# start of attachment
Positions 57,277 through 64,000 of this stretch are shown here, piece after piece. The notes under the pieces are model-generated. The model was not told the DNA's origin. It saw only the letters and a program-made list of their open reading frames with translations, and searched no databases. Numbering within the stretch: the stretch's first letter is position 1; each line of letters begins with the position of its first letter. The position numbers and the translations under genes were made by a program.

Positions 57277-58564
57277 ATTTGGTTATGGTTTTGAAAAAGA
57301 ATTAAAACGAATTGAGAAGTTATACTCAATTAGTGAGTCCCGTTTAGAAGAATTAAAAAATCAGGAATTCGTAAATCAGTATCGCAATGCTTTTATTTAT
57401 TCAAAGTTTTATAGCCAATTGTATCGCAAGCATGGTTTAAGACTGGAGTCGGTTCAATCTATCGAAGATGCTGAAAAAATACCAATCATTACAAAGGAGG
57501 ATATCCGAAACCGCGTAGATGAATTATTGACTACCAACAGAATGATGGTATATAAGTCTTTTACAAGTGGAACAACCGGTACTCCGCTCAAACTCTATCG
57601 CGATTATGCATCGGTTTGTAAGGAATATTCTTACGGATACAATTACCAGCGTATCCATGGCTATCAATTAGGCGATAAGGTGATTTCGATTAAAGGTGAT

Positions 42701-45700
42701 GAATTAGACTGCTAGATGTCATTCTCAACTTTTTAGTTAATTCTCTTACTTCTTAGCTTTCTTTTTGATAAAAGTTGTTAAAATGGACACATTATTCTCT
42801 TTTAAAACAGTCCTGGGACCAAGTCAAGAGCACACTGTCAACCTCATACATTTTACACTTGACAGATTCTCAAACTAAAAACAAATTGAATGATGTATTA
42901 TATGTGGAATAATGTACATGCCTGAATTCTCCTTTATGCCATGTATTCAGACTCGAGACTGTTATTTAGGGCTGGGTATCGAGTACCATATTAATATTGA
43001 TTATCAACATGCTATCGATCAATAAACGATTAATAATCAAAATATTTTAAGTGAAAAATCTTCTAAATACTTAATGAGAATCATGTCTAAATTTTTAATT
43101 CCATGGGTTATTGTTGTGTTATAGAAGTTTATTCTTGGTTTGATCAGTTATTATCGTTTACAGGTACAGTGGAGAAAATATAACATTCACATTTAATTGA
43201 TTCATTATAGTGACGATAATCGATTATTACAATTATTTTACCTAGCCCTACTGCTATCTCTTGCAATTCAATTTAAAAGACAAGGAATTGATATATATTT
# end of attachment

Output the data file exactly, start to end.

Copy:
Positions 57,277 through 64,000 of this stretch are shown here, piece after piece. The notes under the pieces are model-generated. The model was not told the DNA's origin. It saw only the letters and a program-made list of their open reading frames with translations, and searched no databases. Numbering within the stretch: the stretch's first letter is position 1; each line of letters begins with the position of its first letter. The position numbers and the translations under genes were made by a program.

Positions 57277-58564
57277 ATTTGGTTATGGTTTTGAAAAAGA
57301 ATTAAAACGAATTGAGAAGTTATACTCAATTAGTGAGTCCCGTTTAGAAGAATTAAAAAATCAGGAATTCGTAAATCAGTATCGCAATGCTTTTATTTAT
57401 TCAAAGTTTTATAGCCAATTGTATCGCAAGCATGGTTTAAGACTGGAGTCGGTTCAATCTATCGAAGATGCTGAAAAAATACCAATCATTACAAAGGAGG
57501 ATATCCGAAACCGCGTAGATGAATTATTGACTACCAACAGAATGATGGTATATAAGTCTTTTACAAGTGGAACAACCGGTACTCCGCTCAAACTCTATCG
57601 CGATTATGCATCGGTTTGTAAGGAATATTCTTACGGATACAATTACCAGCGTATCCATGGCTATCAATTAGGCGATAAGGTGATTTCGATTAAAGGTGAT

Positions 42701-45700
42701 GAATTAGACTGCTAGATGTCATTCTCAACTTTTTAGTTAATTCTCTTACTTCTTAGCTTTCTTTTTGATAAAAGTTGTTAAAATGGACACATTATTCTCT
42801 TTTAAAACAGTCCTGGGACCAAGTCAAGAGCACACTGTCAACCTCATACATTTTACACTTGACAGATTCTCAAACTAAAAACAAATTGAATGATGTATTA
42901 TATGTGGAATAATGTACATGCCTGAATTCTCCTTTATGCCATGTATTCAGACTCGAGACTGTTATTTAGGGCTGGGTATCGAGTACCATATTAATATTGA
43001 TTATCAACATGCTATCGATCAATAAACGATTAATAATCAAAATATTTTAAGTGAAAAATCTTCTAAATACTTAATGAGAATCATGTCTAAATTTTTAATT
43101 CCATGGGTTATTGTTGTGTTATAGAAGTTTATTCTTGGTTTGATCAGTTATTATCGTTTACAGGTACAGTGGAGAAAATATAACATTCACATTTAATTGA
43201 TTCATTATAGTGACGATAATCGATTATTACAATTATTTTACCTAGCCCTACTGCTATCTCTTGCAATTCAATTTAAAAGACAAGGAATTGATATATATTT